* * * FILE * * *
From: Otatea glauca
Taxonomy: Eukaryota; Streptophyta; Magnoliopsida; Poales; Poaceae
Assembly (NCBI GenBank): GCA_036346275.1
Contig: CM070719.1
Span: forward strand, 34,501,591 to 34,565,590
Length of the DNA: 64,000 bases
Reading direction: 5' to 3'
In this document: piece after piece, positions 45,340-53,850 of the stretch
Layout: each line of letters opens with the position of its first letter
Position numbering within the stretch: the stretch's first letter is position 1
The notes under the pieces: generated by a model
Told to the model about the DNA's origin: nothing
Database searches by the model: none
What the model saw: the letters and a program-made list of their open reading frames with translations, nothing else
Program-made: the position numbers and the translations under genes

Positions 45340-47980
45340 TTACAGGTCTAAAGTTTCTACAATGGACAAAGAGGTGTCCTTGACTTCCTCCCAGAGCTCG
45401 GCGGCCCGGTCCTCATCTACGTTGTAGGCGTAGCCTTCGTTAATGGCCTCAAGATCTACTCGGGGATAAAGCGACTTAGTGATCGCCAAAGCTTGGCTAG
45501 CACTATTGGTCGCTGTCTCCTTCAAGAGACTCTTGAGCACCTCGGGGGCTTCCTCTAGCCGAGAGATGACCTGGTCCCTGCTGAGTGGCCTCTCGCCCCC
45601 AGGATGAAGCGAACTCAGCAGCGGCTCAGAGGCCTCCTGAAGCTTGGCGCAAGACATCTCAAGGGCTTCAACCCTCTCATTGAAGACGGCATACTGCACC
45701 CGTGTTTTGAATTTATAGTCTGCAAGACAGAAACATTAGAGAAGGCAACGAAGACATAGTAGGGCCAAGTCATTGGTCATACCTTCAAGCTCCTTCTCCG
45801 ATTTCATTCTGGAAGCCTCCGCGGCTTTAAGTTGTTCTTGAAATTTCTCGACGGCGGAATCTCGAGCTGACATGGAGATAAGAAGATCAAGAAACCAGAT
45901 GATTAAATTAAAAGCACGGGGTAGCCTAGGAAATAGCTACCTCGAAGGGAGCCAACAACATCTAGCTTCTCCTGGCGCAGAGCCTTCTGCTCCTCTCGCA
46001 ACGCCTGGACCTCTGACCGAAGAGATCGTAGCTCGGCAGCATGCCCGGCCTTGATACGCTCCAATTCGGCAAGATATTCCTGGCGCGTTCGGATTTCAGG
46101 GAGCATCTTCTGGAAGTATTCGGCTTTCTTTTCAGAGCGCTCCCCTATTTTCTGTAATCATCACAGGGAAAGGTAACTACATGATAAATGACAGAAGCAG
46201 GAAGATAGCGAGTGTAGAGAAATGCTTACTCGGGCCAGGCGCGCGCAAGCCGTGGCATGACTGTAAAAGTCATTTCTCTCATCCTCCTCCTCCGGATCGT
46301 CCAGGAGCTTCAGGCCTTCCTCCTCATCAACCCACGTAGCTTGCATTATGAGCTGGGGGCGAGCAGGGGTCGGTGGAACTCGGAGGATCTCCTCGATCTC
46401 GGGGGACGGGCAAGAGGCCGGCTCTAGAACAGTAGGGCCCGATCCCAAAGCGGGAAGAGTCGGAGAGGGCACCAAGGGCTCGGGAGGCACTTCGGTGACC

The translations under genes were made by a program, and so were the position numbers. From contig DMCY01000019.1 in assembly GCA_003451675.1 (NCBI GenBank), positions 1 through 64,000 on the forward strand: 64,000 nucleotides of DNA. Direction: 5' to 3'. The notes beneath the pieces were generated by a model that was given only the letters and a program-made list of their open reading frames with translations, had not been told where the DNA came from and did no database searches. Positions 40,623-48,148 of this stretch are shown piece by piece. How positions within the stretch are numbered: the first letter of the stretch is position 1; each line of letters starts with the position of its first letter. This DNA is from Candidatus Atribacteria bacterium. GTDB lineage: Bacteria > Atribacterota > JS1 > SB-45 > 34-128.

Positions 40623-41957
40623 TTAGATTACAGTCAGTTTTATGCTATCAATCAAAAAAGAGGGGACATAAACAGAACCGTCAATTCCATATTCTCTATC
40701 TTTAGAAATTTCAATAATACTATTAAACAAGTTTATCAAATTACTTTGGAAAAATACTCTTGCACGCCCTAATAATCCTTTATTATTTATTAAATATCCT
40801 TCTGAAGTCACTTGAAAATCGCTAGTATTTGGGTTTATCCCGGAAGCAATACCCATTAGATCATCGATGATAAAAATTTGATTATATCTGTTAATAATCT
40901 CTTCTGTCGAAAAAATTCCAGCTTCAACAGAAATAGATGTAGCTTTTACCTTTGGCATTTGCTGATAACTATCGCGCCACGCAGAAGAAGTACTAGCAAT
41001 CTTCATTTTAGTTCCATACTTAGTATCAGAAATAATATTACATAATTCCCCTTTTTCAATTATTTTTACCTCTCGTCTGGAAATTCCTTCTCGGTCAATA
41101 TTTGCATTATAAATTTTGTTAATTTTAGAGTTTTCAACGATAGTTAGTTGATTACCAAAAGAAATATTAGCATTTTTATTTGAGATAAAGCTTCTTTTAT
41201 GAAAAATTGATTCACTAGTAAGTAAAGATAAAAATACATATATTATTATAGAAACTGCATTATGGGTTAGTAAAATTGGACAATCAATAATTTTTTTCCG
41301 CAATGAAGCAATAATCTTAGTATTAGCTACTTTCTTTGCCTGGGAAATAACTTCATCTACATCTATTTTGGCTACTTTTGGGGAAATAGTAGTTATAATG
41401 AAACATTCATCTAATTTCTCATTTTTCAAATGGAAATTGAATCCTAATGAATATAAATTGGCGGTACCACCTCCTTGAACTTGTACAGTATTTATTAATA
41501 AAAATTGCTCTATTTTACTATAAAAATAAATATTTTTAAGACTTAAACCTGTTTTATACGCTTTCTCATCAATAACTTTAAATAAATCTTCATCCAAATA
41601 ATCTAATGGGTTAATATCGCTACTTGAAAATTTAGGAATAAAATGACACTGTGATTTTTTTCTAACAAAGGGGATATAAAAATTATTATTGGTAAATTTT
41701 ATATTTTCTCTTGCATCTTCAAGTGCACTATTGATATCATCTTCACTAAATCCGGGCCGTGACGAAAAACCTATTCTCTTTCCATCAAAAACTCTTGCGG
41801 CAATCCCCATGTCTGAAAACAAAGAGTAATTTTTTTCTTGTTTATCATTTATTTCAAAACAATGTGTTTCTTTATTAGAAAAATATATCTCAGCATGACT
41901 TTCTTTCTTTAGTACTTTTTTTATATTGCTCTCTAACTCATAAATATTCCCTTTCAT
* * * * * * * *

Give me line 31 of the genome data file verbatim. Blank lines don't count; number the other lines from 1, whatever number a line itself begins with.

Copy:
40623 TTAGATTACAGTCAGTTTTATGCTATCAATCAAAAAAGAGGGGACATAAACAGAACCGTCAATTCCATATTCTCTATC